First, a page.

Positive Action Group - Possan Jantys Jarrooagh

Open, accountable government, rigorous control of public finances, and a fairer society for all.

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Tax Talk: 1. Company Taxation

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In the past PAG has published various articles about the taxation regime in the Isle of Man. We continue this with a couple of more contributions.
 
The first, below, questions the impact of the zero rate of company tax on IOM residents and on the General Revenue Account of the IOM Government.
 
Later, the second will question the quality of some of the enabling IOM legislation.

1. IS IoM COMPANY TAX FAIR?

 

Learning from Mistakes: Black Box thinking

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Observe-Interpret-Intervene-CycleSince becoming Chief Minister, Allan Bell has regularly stated that government must be prepared to take risks. This sentiment has also been supported by Minister for Policy and Reform, John Shimmin and DED Minister, Laurence Skelly. In preparing the ground for the adoption of a £50 million Economic Development package, all three warned that there could well be some failures within the various projects supported under the scheme.

The converse of this argument is for those in power also need to recognise when they have goofed and what's more to learn from the experience. 

Times columnist Mathew Syed succinctly makes the case for a positive attitude to failure in the "Soap Box" feature on BBC 2's Daily Politicson 28.10.15:

 

Public Sector Pensions (Part Two) - The Way Forward

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pensions

The History –The Government Unified Scheme (GUS) was introduced in 2012, following lengthy negotiation with staff.  It simplified the administration of some 15 different public sector pension schemes and increased some employee contributions, but made no substantial difference to their affordability or sustainability, nor indeed their fairness to taxpayers and the private sector. It followed tortuous negotiations with the unions and their members (and at a cost of well over £1 million, paid to the consultants Hymans Robertson). Shortly afterwards, it was proclaimed by government spin as a major success story, quite forgetting both the financial implications and that it constituted a desperately sad situation of "pensions apartheid" - dividing the public sector (where 90% of workers have a salary linked pension heavily subsidised by the taxpayer) against the private sector where less than 50% now apparently have any form of pension scheme applicable at all.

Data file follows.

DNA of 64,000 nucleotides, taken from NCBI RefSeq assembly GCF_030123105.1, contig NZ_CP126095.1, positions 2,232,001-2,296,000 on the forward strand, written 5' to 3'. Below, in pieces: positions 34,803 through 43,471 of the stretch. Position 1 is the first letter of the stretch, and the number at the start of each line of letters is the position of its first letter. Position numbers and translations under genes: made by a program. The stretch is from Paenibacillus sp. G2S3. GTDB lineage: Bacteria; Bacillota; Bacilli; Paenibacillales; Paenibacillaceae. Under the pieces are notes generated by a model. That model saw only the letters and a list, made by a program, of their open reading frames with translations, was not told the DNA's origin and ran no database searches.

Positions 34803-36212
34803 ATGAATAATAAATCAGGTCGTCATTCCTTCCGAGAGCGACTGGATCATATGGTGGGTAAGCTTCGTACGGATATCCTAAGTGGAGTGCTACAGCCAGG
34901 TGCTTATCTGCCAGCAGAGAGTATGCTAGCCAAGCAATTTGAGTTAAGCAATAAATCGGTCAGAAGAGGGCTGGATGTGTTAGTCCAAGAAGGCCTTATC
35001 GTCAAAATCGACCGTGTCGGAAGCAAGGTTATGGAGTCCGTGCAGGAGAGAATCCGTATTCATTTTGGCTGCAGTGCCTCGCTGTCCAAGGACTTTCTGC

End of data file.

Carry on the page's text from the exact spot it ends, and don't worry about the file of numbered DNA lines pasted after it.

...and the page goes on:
Public Sector Pensions– A Review (Part One)

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pensionsThe Problems - Put in its simplest form, the problems with public sector pension schemes are two-fold – their funding arrangements and increasing life expectancy.

  1. The schemes, with defined benefits relating essentially to salary and years of service, have origins dating back to the 1920’s and 1930’s – when life expectancy of approx 60 years was considerably shorter than today’s expectation of perhaps 85 years, and thus pensions – if paid at all - were paid for relatively short periods following retirement. 

  2. As a result, staff pension contributions of typically 5% of pay, and matched by the employer, were historically sufficient to fund the liabilities of these schemes. However, because life expectancy has increased so significantly and so rapidly in the past 2-3 decades (with resultant increases in long-term pension payouts) but with funding arrangements (via employee and employer contributions) having remained unchanged, these schemes are today proving to be too generous, and requiring massive additional “top-ups” from the taxpayer.  They are thus unsustainable.

 

Pink Book reveals IOM Government living beyond its means - PART 1

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The annual IOM budget document is commonly referred to as the Pink Book.
 
Politicians see it about a week before it is presented to Tynwald for debate and ultimately approval. The public has access to it after the Treasury Minister's speech and then read or hear comment in the local media.

One PAG supporter decided to take a detailed look at the figures in the 2014-15 Pink Book and using prudent accounting drew some interesting conclusions:

 

Pink Book reveals IOM Government living beyond its means - PART 2

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Our first article (11/09) created quite a stir and so here are some further thoughts…...

A. Public Sector Pensions - Future Funding

It may be that the the mounting Public Sector Pension crisis is worse than thought.

In a detailed document published by the *Public Sector Pensions Authority, "IOM Government Unified Scheme 2011, Annual Report and Accounts 2012-2013" there is a gloomy set of notes at page 30 about the PSP funding gap. It is expected to "increase as a larger proportion of the Scheme's membership reaches retirement and that additional funding will be required from the Treasury".

It's worth reading this page in the Report, if nothing else.

 
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